Meet a Mom — Kim Holderness of The Holderness Family - The North County Moms

This post originally appeared on The Local Moms Network.

Kim Holderness is one half of The Holderness Family, with over 8 million followers across their social media platform. Kim and her husband Penn first became widely known to the public as winners on Season 33 of The Amazing Race in 2022. Since then, they’ve achieved social media stardom for their hilarious take on parenthood, marriage, as well as Taylor Swift hysteria and pickleball mania. They host a popular podcast and recently, added the title of bestselling authors to their resumes.

Penn and Kim’s new book, ADHD is Awesome: A Guide to (Mostly) Thriving with ADHD will change the way you think about ADHD – and perhaps how you approach your own diagnosis or family members dealing with ADHD.

The Local Moms Network spoke to Kim (with Penn jumping in!) about their new book, raising teenagers, and more.

When you first posted your mega-viral “Xmas Jammies” video, did you think hey, this could break the internet?
Kim:  Absolutely not. We look around every day and say how is this still happening. Our kids would not sit still for a Christmas card, and we have a video background, so after a few years failing at traditional cards we thought we’d make a video.

Speaking of your kids – they are now 14 and 17 years old. What involvement do the kids have in your content creation?
Kim: They are at a very busy stage of life. They appreciate what we do, but it’s not what they do. But if they appear in a video, they get paid – they love it and want to do more. I think my son is assuming we’ll hand him the password…

Penn: We try to expose them to how much work it is. This isn’t just putting a video up.

We love your videos – what is your creative process like?
Kim: My favorite part of this process is to look around at life and ask, is that funny? If I didn’t have this Instagram or YouTube channel, I don’t know what I would do with all these thoughts in my head.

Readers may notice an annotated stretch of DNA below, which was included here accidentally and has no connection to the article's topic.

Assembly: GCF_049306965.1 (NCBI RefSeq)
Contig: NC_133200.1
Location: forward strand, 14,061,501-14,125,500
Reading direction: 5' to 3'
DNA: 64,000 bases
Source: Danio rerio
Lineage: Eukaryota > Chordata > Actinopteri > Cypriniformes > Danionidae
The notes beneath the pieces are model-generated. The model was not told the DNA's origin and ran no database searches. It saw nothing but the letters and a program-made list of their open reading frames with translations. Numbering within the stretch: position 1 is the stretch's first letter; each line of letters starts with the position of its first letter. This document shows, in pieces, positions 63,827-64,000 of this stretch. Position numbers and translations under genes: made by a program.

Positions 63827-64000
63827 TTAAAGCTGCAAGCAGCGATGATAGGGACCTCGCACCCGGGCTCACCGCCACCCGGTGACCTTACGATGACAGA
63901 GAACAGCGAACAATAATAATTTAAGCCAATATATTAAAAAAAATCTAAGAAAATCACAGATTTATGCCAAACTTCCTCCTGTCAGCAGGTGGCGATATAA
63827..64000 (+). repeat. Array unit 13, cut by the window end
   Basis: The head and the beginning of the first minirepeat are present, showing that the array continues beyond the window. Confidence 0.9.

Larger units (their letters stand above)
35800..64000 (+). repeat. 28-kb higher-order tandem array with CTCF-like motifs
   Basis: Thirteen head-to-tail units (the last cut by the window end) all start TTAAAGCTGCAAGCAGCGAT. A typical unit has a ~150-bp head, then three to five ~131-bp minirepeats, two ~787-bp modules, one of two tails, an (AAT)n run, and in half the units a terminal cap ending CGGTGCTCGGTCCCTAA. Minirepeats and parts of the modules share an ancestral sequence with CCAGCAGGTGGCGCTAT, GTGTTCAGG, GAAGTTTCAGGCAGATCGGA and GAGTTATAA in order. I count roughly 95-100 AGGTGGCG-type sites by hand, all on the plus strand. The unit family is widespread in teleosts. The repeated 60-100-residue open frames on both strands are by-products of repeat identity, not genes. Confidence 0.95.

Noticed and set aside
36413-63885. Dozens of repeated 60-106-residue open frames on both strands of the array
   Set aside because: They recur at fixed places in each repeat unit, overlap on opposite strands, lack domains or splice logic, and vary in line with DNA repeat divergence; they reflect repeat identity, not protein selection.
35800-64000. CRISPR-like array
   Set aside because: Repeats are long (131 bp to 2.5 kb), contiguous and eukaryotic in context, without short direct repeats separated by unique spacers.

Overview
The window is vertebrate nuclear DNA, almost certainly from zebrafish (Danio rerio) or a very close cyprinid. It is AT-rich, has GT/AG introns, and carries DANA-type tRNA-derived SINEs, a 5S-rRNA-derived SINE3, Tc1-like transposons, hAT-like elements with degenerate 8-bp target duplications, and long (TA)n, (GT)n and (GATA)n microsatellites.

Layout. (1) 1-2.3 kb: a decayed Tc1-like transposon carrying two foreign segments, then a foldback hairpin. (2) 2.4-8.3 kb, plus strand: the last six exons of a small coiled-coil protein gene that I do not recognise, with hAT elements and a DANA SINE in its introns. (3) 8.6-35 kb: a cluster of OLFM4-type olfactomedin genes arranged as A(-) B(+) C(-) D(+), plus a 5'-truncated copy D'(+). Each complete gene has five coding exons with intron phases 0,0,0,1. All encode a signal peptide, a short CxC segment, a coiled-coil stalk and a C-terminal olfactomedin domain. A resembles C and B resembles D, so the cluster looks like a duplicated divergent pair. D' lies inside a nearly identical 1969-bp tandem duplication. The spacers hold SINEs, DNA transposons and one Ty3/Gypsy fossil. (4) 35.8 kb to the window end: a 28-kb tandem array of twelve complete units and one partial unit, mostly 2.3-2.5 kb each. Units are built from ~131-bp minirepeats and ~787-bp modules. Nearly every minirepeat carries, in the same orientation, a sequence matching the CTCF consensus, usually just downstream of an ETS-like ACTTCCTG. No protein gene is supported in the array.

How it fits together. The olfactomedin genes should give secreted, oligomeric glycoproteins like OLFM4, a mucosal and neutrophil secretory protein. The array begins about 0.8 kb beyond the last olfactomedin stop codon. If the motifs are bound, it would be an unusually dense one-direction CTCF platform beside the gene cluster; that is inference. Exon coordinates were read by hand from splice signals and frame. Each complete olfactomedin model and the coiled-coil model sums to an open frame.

Penn’s new book ADHD is awesome is pretty awesome! In it, he says that you are the biggest reasons ADHD has largely enriched his life, which is quite the compliment. What is it like to live with someone with ADHD?
In our house ADHD is an explanation, it’s not an excuse. I see him do the work. If he was just creating messes and leaving the stove on and saying he can’t help it, it’s ADHD, that would not work. But he has taken ownership and worked hard to understand it so I feel like I can partner in a more effective way with him.

I don’t clean up after him, but I understand he needs reminders. There are some things that don’t enter his working memory. I help him put systems in place. For instance, the big bowl by the door: here’s where keys and phones and wallets go. Everything I was initially attracted to him and loved about it him is his ADHD. He’s so creative and funny and spontaneous, and you can trace that back to ADHD.

What do you think will surprise people about the book?
Penn: It was interesting to me that people with ADHD don’t have a deficit of attention. That’s one thing that I think people will find surprising.  I think people will be surprised to know all the successful people that struggled with ADHD. Also three times as many boys are diagnosed as girls. If boys run around and act like assholes, they are boys being boys and girls are expected to sit still and internalize their difficulties.

Later on, in a stereotypical heterosexual relationship, the mom is supposed to be doing Sign Up Genius and doing all the pickups and chores [which can be hard with undiagnosed ADHD]. My own ADHD flared up when I became a parent, although I was initially diagnosed in college.

Your social media, podcast, and now this book is touching countless lives. Is it easy being this open?
Penn: People with anxiety and ADHD carry a fair amount of shame if they don’t know what’s wrong with them or if they’ve just been given diagnoses and meds.  ADHD is more of a brain difference than a disorder – it’s been misbranded. Not only do I want to be open, but I also feel like I have an obligation to be open about it.

Kim: For the anxiety piece, after my pregnancies I had PPPD and PPA and went on meds, but I felt like I had to keep it a secret.  I had mentioned it casually in a video and so many people messaged us that they felt seen.  If I can be their person to normalize that piece of it, I will happily do it.

What’s next for the Holderness Family?
Kim: A few people have asked us, and we don’t know. But we do have a joke we’re going to be put in an old folk’s home and think we have a podcast, and the mics won’t be plugged in.

 

More stories from The North County Moms:

Meet a Mom: Jersey Shore’s Jenni Farley!

Meet Morgan Matkovic, Author of the New Book My Sister Lila Lee

 

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